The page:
Here’s my (very) quick notes from the digital publishing session facilitated by Susan Chun (@schun)
- The conventions of navigating books are not the same as online. Reading books is intuitive, reading online is not necessarily so.
- There are many authoring tools developed outside of museums that are easy to learn and use.
- Museums should strive to publish content that is worthy of being “loved” (enduring and meaningful over time)
- What is digital publishing? Encompasses everything from websites, social media, apps/mobile/kiosks, e-pubs, online scholarly publications, aggregations, distribution of raw data.
- The heart of digital publishing is content – the platform comes later.
- THEN: responsible for content creation (authoring, editing, fact checking, rights clearance) and design and production; but not responsible for: distribution (usually) or market research (for the most part).
- NOW: Still responsible for content creation (authoring, editing, fact checking, rights) and production and (sometimes) design; but also distribution, interaction, recreation and reuse, and for situating content in a larger network of knowledge. Lots of publications are in spaces where we invite conversation.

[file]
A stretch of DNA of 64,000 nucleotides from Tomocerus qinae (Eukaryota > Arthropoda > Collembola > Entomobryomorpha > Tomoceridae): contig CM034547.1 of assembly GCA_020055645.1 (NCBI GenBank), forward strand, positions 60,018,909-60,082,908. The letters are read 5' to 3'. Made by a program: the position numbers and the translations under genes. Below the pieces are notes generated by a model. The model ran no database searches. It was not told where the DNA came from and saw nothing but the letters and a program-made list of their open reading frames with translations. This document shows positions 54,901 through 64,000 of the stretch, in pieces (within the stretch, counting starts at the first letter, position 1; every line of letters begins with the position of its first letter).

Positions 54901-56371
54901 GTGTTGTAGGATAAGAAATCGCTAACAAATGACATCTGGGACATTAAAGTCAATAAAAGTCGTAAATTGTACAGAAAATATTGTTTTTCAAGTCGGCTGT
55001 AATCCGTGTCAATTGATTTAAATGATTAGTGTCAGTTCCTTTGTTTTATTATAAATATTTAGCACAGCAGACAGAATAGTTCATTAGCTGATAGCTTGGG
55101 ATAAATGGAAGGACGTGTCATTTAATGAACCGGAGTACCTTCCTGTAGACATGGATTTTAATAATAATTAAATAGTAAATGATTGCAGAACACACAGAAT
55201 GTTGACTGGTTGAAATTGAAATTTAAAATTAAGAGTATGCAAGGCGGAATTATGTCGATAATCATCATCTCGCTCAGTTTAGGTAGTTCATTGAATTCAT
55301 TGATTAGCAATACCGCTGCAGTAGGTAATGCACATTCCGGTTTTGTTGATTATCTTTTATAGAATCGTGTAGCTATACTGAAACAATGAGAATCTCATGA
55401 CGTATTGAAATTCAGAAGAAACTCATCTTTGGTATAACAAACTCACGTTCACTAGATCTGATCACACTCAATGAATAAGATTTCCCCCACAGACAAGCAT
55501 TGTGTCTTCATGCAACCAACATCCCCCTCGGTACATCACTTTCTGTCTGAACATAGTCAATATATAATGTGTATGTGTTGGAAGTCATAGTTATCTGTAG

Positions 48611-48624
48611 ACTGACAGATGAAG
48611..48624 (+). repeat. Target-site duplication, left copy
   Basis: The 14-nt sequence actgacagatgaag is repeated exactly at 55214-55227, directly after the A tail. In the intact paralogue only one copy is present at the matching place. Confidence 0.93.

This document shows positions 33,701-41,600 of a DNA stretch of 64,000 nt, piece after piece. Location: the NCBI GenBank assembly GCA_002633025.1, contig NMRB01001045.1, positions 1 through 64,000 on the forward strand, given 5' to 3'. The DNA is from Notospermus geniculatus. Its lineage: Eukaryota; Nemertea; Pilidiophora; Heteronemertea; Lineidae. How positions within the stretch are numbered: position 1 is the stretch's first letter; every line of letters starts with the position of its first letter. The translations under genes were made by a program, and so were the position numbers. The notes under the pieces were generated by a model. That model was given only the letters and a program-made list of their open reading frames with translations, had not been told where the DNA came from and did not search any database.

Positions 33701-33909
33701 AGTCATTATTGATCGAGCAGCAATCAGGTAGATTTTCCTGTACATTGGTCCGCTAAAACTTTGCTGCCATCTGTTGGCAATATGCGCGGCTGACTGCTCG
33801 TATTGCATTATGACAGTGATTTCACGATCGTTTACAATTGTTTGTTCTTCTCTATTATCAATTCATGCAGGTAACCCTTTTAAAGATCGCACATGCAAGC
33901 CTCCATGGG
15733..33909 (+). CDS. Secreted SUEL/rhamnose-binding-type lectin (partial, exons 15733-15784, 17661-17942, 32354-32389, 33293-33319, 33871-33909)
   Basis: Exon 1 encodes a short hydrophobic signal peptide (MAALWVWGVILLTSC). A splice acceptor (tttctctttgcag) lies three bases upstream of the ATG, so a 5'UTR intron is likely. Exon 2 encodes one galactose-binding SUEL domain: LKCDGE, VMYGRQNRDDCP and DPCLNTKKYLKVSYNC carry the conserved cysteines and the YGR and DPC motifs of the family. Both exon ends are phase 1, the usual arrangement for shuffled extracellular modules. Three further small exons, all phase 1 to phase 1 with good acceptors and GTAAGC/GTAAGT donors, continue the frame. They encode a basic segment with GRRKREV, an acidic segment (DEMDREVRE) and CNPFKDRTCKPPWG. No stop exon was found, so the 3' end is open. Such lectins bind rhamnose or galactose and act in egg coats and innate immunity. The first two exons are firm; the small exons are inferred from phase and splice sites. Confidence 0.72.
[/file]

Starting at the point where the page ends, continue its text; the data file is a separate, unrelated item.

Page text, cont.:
- Now we can ask what is it we want to publish and how – the tools are there, we just need to think first about the WHY.
“We’re still content generators, that’s at the heart of what we do. But the way people, receive (our content) and participate has changed” Kaywon Feldman, Minneapolis Institute of Arts
Impacts of Digital publishing
- Increasing number of authors and content creators within and outside the institution (and across the museum, at all levels)
- Curators used to be the voice – now it a can be anyone in the organisation
- Need new organisational structures, clustering of tasks and skills, as well as appearance of new (job) titles and hierarchies
- Can’t silo digital and print – they need to be together, in five years’ time that won’t be the case
- New workflows and methods
- New cycle of revision sets up the expectation of always-fresh content
- Layered instead of linear navigation in digital resources can mean the loss of strong voice, point of view
- Linking is important
- Multimedia publishing is here now, with content types (text, images, video) mixed together in digital publications
- Museums still grapple with choosing the best platform for publications – print only, print and digital, print plus digital
- Repurposing, for the most part, is more a concept than a reality
- An ever growing body of authoring tools (eg the Online Scholarly Catalogue Initiative)
But, I only wanted to know how to just change a magazine (for example) to be read on a digital device… Thankfully someone suggested trying yudu (especially if you don’t have the in-house expertise and resource to do it yourself). So that’s a start!